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As ‘Twilight’ Fades, A Guide to Hollywood’s Young Adult Franchise Bets, from ‘Angelfall’ to ‘Divergent’

As 'Twilight' Fades, A Guide to Hollywood's Young Adult Franchise Bets, from 'Angelfall' to 'Divergent'

The last of the “Twilight” movies has now reached theatres, and “Catching Fire,” the second book in Suzanne Collins’ “Hunger Games” trilogy, is in production.  But Hollywood is by no means finished making movies about powerful teenagers.

At least a dozen young adult novels – featuring girls who must fight werewolves, vanquish evil angels, discover why they are immortal, evade cannibals and, in one case, fall in love with a shape-shifting tiger — have been scooped up by major studios and minor production companies.  What makes these young adult novels even more alluring is the fact that their audience is not limited to teenagers. They are avidly read by large numbers of adult women.

This week, director Sam Raimi (“Spider-Man”) and Good Universe, a financing and production company formed last May, grabbed the rights to “Angelfall,” in which angels of the apocalypse create havoc on earth and 17-year-old Penryn must try to rescue her younger sister with the help of an enemy – the warrior angel Raffe who has been injured and is wingless.

“Daughter of Smoke and Bone,” won by Universal in a bidding war with three other studios, adds demons to its angels when the devil runs low on human teeth and Karou, an art student, is caught in the conflict between immortals.

Unlike Katness Everdeen of “The Hunger Games,” many of the teenage girls in these novels discover that they are not-quite human.  In the “Trylle” trilogy, (purchased by Media Capital  Rights), Wendy Everly turns out to be a troll princess, while the heroine of the five book series “Wicked” (DreamWorks) is the descendant of a powerful coven of witches who falls in love with a boy from a coven that has vowed to destroy her family.  In “Origin” (Scott Pictures), the teenager who has been created to be immortal escapes from the lab to search for her origin.  And in “The Mortal Instruments: City of Bones” (Sony),  Clary Fray, an ordinary teenager, discovers that she is a half-angel, one of the shadowhunters in an alternate New York City of werewolves, warlocks, vampires and demons.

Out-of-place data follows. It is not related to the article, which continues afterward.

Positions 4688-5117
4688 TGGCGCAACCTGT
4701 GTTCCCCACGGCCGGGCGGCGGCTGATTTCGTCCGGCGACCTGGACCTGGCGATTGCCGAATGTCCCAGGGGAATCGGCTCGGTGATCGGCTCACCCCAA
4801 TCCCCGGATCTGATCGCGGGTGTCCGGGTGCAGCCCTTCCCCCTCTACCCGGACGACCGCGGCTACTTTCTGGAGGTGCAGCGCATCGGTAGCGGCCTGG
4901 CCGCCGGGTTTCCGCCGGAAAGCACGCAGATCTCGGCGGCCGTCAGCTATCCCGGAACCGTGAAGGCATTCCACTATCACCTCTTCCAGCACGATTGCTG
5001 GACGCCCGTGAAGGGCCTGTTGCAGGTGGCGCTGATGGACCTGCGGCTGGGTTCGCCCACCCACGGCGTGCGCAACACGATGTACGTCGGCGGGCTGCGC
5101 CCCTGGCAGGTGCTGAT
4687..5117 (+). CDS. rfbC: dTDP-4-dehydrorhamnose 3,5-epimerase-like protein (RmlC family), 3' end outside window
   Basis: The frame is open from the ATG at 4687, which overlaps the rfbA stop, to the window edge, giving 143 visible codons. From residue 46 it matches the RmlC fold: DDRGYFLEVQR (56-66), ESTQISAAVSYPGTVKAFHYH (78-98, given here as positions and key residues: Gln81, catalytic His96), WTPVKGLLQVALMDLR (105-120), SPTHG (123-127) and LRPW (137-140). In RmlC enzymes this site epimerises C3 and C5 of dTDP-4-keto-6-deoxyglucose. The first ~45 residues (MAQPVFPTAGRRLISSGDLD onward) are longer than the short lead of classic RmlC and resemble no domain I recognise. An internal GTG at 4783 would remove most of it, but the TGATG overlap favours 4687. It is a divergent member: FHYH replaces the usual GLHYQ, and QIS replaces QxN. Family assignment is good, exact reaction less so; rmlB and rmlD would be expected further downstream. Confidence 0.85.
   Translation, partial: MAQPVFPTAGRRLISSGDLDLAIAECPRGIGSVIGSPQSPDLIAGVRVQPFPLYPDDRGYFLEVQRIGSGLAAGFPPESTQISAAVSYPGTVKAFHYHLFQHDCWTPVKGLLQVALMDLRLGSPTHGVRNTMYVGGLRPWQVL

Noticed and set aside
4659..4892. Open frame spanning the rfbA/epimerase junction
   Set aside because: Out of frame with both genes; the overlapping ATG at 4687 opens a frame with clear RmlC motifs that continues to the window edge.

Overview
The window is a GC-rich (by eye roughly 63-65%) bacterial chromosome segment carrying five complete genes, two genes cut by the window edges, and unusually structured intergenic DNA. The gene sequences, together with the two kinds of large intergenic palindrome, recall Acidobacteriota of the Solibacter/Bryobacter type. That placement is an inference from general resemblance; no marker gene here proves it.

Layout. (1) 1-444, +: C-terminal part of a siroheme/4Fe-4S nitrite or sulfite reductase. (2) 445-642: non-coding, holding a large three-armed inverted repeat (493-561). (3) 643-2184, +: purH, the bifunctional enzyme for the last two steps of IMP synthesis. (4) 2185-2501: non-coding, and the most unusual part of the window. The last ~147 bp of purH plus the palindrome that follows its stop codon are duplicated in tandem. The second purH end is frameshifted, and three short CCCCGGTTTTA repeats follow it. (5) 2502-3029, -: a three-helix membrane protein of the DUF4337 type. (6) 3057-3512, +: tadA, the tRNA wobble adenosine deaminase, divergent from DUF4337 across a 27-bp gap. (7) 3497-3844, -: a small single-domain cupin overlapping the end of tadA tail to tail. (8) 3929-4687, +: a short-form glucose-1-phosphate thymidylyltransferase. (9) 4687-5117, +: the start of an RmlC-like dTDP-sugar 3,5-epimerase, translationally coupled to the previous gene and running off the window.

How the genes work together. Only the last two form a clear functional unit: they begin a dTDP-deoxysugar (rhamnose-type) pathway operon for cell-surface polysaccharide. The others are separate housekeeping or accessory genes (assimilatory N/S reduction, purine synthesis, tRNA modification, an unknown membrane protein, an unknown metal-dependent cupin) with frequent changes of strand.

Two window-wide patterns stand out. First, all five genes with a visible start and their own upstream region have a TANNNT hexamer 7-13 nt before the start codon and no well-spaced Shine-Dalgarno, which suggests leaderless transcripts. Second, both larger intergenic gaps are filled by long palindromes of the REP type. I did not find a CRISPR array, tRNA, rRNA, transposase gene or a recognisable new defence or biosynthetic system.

There are, of course, any number of completely human young women caught, like Katness, in a dystopian future.  In “Delirium“ (Fox 2000), love is considered the root of all evil and girls are cured of it on their 18th birthdays.  In “Divergent” (Summit/Lionsgate), 16-year-old girls must make the choice of the group with whom they will have to spend the rest of their lives.  Shailene Woodley, whose breakout role was as George Clooney’s younger daughter in “The Descendants,” will star as Tris.

What is absolutely certain is that not all of these movies will be successful.  A few of the books may never even make it to the screen.  What is uncertain is which one will be Hollywood’s Holy Grail — the next “Harry Potter,” the new “Twilight,” the future “Hunger Games.”  Most of the novels are the first in a trilogy or a longer series, so commercial success can last for years.

And commercial failure can be a bone-chilling end.  20th Centuiry Fox’s “Eragon” (2006) was to be the first of a series.  But the sword and sorcery movie about a boy and his dragon was trashed by the critics, and, with a cost of $100 million before prints and marketing, the $75 million “Eragon” made in the United States did not give Fox an appetite for a second film.

“The Golden Compass,” the first book in Philip Pullman’s award-winning “His Dark Materials” trilogy, cost over $200 million.  Flawed but by no means an artistic failure, the New Line film did well abroad but had a mediocre domestic boxoffiice gross of $70 million in 2007, despite starring Nicole Kidman and Daniel Craig.  Its story of a girl living in an alternate Oxford University in an alternate universe where people’s’souls take the shape of small animals–witches can be good and polar bears are amored– was too intellectual, too philosophical, too steeped in theology to work well on the screen.  And, although the anti-religious elements that permeated the trilogy were scrubbed away in the movie, their shadows remained.  The silver screen demands something simpler and less rigorous.

So, for a wonderful afternoon, read the books.

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